The Wall

iu.jpegThis was a little harrowing to read. Not in the way that Cormac McCarthy is harrowing to read – the writing is of a completely different stripe, but on some level just as bleak.

John Lanchester has appeared here previous, and i’m a big fan of his journalistic writing. He has great way of explaining complicated issues. His prose is rather functional, direct. Sometimes things feel a little too lightweight, but maybe that levity shows how easily an abhorrent situation can be normalised.

The Wall is set in a near future Britain, a time where sea levels have risen and a ‘fortress mentality’ has taken over the land. A time when ‘The Others’ seek to gain entry, to seek sanctuary in a chaotic world.

It feels very now. It feels like a slap in the face. A glance around the next bend to reveal a car crash in progress, and not enough time to react. A time when:

Mere anarchy is loosed upon the world,
The blood-dimmed tide is loosed, and everywhere
The ceremony of innocence is drowned;

Worth reading. It was hard enough to put down that i tore through it in a couple of hours.

Lanchester On Marx

Lately John Lanchester keeps crossing my horizon. Originally it was an interview on Newsnight, which was a little like this:

Took a while to find…

Today Tim Bray twittered a reference to a lecture he’d given on Marx, presented as a podcast on The London Review of Books. As Tim said, it’s relevant.

The whole world wants to have a First World bourgeois lifestyle, and the whole world can see what that looks like by glancing at a television set, but the world can’t have it, because we will burn through its resources before we get there. Capitalism’s greatest crisis is upon us, and it is predicated on the unavoidable fact that nature is finite.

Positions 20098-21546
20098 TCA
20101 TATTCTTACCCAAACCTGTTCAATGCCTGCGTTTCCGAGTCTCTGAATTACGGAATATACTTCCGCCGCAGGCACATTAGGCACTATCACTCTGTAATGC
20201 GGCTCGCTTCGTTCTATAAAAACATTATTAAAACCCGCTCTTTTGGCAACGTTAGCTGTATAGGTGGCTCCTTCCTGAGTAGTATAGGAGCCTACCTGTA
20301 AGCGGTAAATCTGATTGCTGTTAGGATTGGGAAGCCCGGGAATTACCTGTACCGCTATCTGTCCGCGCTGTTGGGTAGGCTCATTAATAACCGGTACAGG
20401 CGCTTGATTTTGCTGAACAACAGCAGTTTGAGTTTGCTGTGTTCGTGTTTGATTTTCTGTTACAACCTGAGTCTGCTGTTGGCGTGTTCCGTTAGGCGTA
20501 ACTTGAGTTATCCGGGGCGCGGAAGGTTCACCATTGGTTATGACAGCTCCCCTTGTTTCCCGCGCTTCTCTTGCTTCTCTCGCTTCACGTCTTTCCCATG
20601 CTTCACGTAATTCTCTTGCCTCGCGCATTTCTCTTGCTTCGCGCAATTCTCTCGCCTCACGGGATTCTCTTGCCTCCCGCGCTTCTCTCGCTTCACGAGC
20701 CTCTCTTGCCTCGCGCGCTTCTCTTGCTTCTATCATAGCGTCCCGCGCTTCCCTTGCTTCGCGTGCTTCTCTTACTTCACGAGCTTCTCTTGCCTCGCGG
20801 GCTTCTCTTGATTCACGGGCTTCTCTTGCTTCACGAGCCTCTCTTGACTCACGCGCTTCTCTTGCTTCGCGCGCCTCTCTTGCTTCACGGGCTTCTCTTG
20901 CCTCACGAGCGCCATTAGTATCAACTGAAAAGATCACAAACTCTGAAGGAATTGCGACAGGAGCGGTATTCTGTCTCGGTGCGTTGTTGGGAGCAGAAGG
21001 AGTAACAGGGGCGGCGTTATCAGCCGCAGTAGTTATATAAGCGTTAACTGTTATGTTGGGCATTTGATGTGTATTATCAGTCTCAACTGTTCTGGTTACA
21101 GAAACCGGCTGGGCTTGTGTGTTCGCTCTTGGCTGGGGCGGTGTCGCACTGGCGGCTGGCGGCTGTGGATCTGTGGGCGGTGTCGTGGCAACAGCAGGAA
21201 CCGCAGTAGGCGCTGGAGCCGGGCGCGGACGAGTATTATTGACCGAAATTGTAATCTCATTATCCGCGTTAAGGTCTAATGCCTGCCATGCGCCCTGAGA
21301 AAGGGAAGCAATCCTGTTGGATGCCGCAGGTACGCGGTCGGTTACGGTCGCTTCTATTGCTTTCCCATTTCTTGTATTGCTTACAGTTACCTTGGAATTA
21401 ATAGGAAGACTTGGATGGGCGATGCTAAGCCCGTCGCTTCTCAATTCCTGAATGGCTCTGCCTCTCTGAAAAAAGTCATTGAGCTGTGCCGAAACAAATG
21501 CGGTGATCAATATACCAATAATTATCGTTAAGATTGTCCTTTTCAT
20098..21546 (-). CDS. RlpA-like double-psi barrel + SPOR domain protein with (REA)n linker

This is a point that Marxists for the most part have been reluctant to address, and for a very good reason: the problem of resources in the world today, whether food or water or power, power in all senses, are to do with inequitable distribution and not with the total supply. There is more than enough of all those things for all of us. Writers and activists in the Marxist tradition have tended to stress that point, and they’re right to do so, but we need also to face the fact that the world is heading towards ever greater consumption of and demand for resources on the part of everybody. Everybody simultaneously. That fact is capitalism’s most deadly opponent.

Marx is probably the ultimate pariah of my generation. The few times that i’ve tried to get a handle on his views, beyond the radicalised, student / academic version that i was exposed to in my youth, i’ve come away frustrated by how inaccessible his writing seems in the current context. There is so little frame of reference because the terms he uses are now poisonous! I’ve had an easier time reading Engels, which is at least practical, and easy to grasp.

Obviously the odd of us coming up with an alternative to capitalism, let alone recognising the truths that Marx set down, are very slim… but it’s good that at least his work is still causing discussion and intelligent discourse.

John Lanchester seems, by the way, to be that rarest of english individuals, an acceptable intellectual. Let us hope, for his sake, that he is as humble as he is eloquent.